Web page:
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Keystone View Company

World War Through the Stereoscope Collection

ca. 1917-1923
2 boxes
Call no.: PH 077
Depiction of Stereoscope
Stereoscope

The Keystone View Company was founded in Meadville, Penn., by Pennsylvania native B. L. Singley (1864-1938), who had been a salesman for the stereographic producer and distributor Underwood & Underwood. The first prints sold under the Keystone name were Singley’s own photographs of the 1892 French Creek flood. Incorporated in 1905, Keystone opened its Educational Department, creating products designed for classroom use, with an emphasis on social studies, geography, and the sciences. As the company grew, with branch offices in several major cities and staff photographers all over the world, it acquired the stereographic inventories of several of its competitors, including Underwood & Underwood, becoming the largest company of its kind in the world. In 1932, Keystone launched its Stereophthalmic Department, which included stereoscopic vision tests and products for correcting vision problems. Singley retired as Keystone’s president in 1936 or 1937, and Keystone was bought by Mast Development Company in 1963.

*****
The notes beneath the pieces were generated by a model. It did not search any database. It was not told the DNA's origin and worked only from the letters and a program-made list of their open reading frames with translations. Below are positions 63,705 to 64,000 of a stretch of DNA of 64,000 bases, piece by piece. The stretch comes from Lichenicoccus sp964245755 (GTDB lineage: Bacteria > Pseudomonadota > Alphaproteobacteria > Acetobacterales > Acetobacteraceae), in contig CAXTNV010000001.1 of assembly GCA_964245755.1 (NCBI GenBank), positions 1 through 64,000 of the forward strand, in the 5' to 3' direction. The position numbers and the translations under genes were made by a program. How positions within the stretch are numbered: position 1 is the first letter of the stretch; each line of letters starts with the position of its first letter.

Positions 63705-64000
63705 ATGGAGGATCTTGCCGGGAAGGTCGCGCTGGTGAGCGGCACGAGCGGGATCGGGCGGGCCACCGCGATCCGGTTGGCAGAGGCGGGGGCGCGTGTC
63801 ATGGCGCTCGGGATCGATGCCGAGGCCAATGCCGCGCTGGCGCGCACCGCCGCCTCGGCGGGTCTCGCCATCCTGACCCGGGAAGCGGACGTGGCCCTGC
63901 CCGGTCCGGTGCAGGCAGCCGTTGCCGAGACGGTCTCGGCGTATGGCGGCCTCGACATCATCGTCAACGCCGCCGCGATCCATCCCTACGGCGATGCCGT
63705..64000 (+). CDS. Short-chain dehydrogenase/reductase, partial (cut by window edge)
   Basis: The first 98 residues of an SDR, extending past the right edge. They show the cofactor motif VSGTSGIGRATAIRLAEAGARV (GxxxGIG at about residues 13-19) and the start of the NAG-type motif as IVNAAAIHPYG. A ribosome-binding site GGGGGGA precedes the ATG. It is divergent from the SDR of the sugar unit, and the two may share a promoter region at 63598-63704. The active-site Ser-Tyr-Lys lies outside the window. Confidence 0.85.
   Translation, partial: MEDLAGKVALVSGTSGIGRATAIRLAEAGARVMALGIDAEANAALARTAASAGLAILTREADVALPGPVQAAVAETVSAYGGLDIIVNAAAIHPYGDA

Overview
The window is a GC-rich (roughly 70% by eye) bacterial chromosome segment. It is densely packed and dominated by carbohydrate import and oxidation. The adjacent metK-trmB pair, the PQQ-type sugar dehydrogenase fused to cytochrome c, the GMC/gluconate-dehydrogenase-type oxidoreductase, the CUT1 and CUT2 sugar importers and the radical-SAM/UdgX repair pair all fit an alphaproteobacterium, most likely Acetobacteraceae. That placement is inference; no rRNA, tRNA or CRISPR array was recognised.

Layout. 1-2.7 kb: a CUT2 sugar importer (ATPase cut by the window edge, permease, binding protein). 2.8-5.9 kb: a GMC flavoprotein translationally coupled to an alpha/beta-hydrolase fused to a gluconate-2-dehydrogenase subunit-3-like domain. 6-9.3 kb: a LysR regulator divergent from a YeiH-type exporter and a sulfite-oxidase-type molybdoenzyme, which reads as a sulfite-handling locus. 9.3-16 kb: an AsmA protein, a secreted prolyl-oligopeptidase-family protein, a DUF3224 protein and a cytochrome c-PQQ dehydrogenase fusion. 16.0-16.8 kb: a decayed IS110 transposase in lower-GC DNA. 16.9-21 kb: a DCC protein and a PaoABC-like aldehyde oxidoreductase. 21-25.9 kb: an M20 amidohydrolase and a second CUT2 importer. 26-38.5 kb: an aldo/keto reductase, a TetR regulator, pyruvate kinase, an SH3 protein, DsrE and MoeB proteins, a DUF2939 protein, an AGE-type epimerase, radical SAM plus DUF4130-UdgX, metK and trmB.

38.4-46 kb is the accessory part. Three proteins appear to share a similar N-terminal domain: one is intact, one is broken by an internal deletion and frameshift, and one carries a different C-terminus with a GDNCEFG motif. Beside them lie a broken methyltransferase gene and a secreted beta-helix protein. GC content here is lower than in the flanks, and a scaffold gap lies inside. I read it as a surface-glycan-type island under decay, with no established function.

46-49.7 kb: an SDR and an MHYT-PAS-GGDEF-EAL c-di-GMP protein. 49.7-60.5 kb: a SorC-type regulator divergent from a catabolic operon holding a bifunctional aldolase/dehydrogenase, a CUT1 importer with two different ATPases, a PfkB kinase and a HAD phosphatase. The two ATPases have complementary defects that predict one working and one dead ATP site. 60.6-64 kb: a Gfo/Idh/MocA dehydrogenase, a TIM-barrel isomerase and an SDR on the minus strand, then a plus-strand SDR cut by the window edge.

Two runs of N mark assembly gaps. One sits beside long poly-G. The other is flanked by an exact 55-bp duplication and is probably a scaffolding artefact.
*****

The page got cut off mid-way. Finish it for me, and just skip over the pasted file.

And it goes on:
This 1923 boxed set, World War Through the Stereoscope, part of the “Stereographic Library” and housed in a box imitating the look of a two-volume set of books, contains 100 images of World War I and just after, taken ca. 1917-1921. The stereographic prints are pasted onto Keystone’s distinctive grey curved mounts, with extensive descriptive information on the reverse of each mount. Prints are numbered with identifiers—those beginning with “V” were originally Underwood photographs—as well as numbers indicating the order in which they are to be viewed. The stereographs are accompanied by a viewer, also manufactured by Keystone.

Gift of Ed Klekowski, May 2017

Subjects

World War, 1914-1918

Contributors

Keystone View CompanySingley, B. L. (Benjamin Lloyd)Underwood & Underwood

Types of material

PhotographsStereographsStereoscopes

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